• An appreciation that a leader, through action and words, sets the tone, mentors staff, nurtures individuals, encourages teamwork and creates a positive work setting

These Principles of Excellence focus attention on areas critical to leadership in long-term care.

Articulating a Mission and Vision for the organization

  • Creating a Culture of Quality within the organization
  • Affirming that resident’s care and quality of life must be person-centered
  • Understanding that caregivers and staff create quality for the resident
  • Realizing that many residents experience long-term care as their last home
  • Knowing that financial viability is essential to provide care and services

These Principles of Excellence set a practical framework to create, sustain and nurture our long-term care leaders.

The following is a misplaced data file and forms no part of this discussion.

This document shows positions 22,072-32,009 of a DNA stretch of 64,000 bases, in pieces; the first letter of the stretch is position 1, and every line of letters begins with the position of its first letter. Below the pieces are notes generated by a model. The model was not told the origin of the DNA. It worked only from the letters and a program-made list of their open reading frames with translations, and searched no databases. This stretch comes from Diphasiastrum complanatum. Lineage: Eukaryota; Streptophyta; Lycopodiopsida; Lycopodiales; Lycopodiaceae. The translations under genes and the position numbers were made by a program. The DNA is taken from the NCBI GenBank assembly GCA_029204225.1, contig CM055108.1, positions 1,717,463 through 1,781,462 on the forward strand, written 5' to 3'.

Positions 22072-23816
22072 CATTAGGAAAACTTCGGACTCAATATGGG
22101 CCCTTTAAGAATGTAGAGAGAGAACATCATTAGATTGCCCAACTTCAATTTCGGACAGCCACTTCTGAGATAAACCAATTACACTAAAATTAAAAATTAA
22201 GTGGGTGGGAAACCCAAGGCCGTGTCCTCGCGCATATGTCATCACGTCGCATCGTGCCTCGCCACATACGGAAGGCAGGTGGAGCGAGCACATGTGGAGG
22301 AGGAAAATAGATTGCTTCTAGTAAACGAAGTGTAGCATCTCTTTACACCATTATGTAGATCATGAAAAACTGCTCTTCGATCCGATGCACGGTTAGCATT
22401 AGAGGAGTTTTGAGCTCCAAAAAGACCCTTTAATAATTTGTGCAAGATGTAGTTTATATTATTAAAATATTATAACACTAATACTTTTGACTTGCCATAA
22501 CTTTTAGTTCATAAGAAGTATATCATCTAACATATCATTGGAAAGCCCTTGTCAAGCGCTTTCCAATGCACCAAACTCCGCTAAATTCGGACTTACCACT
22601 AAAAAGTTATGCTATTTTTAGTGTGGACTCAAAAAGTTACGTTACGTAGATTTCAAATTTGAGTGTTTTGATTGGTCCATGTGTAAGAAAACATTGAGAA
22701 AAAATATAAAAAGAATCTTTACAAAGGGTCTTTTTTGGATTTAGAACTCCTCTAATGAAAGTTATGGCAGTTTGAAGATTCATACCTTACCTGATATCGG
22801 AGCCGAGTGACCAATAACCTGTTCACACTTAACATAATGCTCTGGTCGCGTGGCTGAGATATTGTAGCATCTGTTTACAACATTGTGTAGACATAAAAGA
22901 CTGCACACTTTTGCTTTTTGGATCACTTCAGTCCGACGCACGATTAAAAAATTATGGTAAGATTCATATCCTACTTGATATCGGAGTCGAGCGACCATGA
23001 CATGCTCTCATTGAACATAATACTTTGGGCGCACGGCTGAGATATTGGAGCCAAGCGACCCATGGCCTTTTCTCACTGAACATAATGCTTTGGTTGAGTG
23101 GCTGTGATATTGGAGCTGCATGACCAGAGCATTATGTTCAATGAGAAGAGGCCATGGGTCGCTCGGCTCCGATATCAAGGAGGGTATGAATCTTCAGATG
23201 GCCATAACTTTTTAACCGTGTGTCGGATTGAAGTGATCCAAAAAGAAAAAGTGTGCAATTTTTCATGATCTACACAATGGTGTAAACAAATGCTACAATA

• Educational preparation
  • Licensure examination design
  • Ongoing educational curriculum
  • Job descriptions
  • Self assessment

Mission and Vision:

A long-term care leader:

  • Guides efforts to articulate and win support for the organization’s vision, mission and goals.
  • Develops a strategic plan to achieve the organization’s mission with measurable goals and timeframes to achieve them.
  • Encourages staff and departments to commit themselves to achieve the organization’s goals.
  • Oversees the creation and sustenance of teams committed to the organization’s mission, vision and goals.
  • Leads the staff and departments to develop collective, individual, and measurable objectives in keeping with the organization’s goals.
  • Collaboratively plans and establishes supportive systems to achieve the organization’s goals and objectives at all levels.
  • Strives to procure the necessary resources and allocates them to effectively achieve the organization’s goal.
  • Establishes a Quality Improvement process that uses proven performance improvement tools to monitor and enhance quality of all care, services and operations.